This week the Ghana media have been revelling in the high honour of our Government jointly hosting with UNESCO World Press Freedom Day 2018, the 25th such observance.
The two- day event in Accra, May 2 – 3, was under the theme: ‘KEEPING POWER IN CHECK: MEDIA, JUSTICE AND THE RULE OF LAW’.
Not only did the world’s media converge on Accra, a wide variety of events also took place.
Furthermore, it was an occasion to reunite with old friends and make new ones. Not surprisingly, additionally, for some, there were reminiscences about how we entered journalism.
The following account of my entry into journalism, and my relationship with this paper, was first published in the issue of December 13, 2013, as part of the article headed ‘My Mandela handshakes and The Mirror identity’:
I was a somewhat idealistic student of the Ghana Institute of Journalism (GIJ), finishing an unprecedented, crash one-year course in Journalism – instead of the standard two years – when one day I went looking for the Editor of The Mirror.
I wanted to show him a short story I had written in the hope that he would accept it for the paper’s Short Story page.
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I sometimes wonder how my life would have turned out, if the Editor, Mr. Eddie Agyeman, had turned my request down.
However, the gentle, ever-smiling Mr Agyeman was very cordial, took my story and asked me to come back later for his assessment.
Not only was that story published, he accepted others, too.
Then, one day, out of the blue, he invited me to try writing a column for the paper.
Thus it was that although I was yet to graduate from the GIJ, I became a columnist for The Mirror, writing the weekly column I called ‘Yaa Yaa’s World’. After graduating, I continued working as a freelancer for the paper before becoming a full-time employee.
I worked there for more than 16 years, rising to the position of Deputy Editor, before I resigned to become a freelancer again, working mainly for the BBC and West Africa magazine, now defunct.
I remain eternally grateful to Mr Agyeman for giving me that rare opportunity and all the encouragement although he had practically nothing to base his trust on.
‘Yaa Yaa’s World’ was the forerunner of the ‘Thoughts of a Native Daughter’ column and, similarly, was devoted to a wide range of social and topical issues.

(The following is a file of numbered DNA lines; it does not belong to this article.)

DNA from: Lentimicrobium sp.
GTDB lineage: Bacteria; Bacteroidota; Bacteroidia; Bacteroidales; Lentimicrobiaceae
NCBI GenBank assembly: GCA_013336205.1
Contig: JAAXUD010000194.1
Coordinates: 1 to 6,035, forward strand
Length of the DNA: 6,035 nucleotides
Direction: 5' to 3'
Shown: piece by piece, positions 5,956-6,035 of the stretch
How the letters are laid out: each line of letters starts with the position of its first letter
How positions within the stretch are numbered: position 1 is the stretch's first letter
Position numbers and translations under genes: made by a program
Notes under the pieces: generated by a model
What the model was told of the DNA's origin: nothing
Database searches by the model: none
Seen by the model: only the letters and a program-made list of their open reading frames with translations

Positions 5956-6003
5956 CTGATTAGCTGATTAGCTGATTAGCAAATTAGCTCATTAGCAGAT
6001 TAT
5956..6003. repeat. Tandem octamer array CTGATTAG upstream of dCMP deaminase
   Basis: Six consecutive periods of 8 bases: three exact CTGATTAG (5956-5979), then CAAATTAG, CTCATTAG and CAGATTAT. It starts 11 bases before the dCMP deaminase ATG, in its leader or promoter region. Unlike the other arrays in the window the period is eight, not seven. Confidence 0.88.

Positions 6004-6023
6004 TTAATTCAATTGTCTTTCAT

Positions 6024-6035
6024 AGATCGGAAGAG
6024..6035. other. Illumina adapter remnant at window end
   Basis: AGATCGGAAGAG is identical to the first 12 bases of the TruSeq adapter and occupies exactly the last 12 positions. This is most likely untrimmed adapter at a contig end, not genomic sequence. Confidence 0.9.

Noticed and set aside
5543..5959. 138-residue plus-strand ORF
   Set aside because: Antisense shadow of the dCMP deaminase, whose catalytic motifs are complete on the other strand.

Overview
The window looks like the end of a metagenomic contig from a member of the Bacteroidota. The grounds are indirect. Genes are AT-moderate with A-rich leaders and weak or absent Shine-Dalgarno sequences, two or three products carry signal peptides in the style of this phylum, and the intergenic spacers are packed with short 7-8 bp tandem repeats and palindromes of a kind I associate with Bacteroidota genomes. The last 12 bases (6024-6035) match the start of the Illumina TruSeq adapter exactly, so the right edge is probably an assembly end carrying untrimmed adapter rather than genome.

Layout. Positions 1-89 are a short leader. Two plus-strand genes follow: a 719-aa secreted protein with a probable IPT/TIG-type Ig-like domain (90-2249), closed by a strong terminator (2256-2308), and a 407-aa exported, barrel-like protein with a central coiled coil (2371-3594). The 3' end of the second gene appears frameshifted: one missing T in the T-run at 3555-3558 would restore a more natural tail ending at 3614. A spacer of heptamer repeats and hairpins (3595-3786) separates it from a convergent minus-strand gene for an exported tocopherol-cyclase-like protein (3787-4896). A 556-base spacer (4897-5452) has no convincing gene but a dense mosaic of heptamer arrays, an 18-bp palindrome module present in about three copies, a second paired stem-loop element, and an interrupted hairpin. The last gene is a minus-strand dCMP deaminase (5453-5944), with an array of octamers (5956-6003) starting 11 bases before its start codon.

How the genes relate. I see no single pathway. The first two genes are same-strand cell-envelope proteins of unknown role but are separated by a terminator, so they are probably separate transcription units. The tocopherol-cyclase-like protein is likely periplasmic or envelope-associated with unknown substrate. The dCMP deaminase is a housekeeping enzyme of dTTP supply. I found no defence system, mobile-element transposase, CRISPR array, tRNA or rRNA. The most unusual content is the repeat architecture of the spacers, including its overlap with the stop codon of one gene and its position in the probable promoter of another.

After a couple of years, the column was rested and most of the articles, published between 1970 and 1973, were compiled into a book and published as The Best of Yaa Yaa.
At the end of 1975, the International Women’s Year, I was invited to write another column by the then Editor, Mr.Nicholas Alando, and thus the ‘Thoughts of a Native Daughter’ was born – precisely in the issue of Friday, January 23, 1976.
There was a time when the trademark of the Mirror was the photos of beautiful women on its front page and its fashion pictures on the centre pages led the country in fashion trends.
Perhaps this is where I should take readers ‘backstage’ of the then Graphic Corporation, publishers of the Daily Graphic and its sister paper, The Mirror, for some insights.
Anybody who visited the editorial offices in the 1970s and 1980s would have been bemused at the number of names I was responding to at that time, including Ajoa (my own name); Yaa Yaa; Yaa; Nana Ama, Nana and, last but by no means the least, ‘Native Daughter’. However, there was no mystery; I was all of the above.
I have already explained the ‘Yaa Yaa’ and the Native Daughter bits. ‘Nana Ama’ was the name that the then Editor, Mr. Nicholas Alando decided that we should give to the Advice Page when we deemed it time to give it a new focus.
Before that, the Advice Page was being handled by a non-staff contributor and was known as ‘Auntie Mary Advises You’.
Auntie Mary was a very sympathetic and Christian person and Christian principles and prayers were central to her solutions to readers’ problems.
However, in the absence of a dedicated Career Guidance programme in the schools, we found out that more and more of the letters were from youth in search of pragmatic direction as to choice of a career, what subjects could qualify them for certain professions.
As Features Editor at that time, I was in charge of the Advice Page and thus found myself spending more time doing research in order to give the right guidance to those writing for advice.
Thus it was that Mr Alando decided that the advice should be more practical and I should take complete charge of the page.
I should add that the sort of problems readers were sending to the Advice Page, eventually led me to suggest to the Editor that we should introduce a ‘Mirror Lawyer’ (in the person of Mr. Ray Kakrabah-Quarshie) as well as ‘Mirror Nurse’ columns.
The Nurse column eventually turned into a Health page handled by medical doctors, first Dr Sam Debrah and later Dr Sam Adjei.
A well-kept Mirror secret: Older readers may remember that when male readers felt that the ‘Yaa Yaa’s World’ column was being unfair to the men, they demanded another column written from a male perspective and they did get one: ‘Male Mutterings by Koo Pia’.
However, what readers didn’t know, as it was a closely guarded secret, was that Koo Pia was actually the pen-name of a WOMAN writer, a good friend of mine. However, it seems that my friend, who now lives in Botswana, represented the male point of view so well that readers never suspected the truth!
I can’t end this piece without a sentence or two on the Short Story page, through which I got a foothold into the Mirror.
The fiction page was always a favourite with me and I like to think that during my time as Features Editor, and later Deputy Editor, we were able to promote short story writing tremendously.
The above are some of the untold stories, strategies and columns introduced during my time and under a number of editors, which helped in the building of the unique Mirror identity.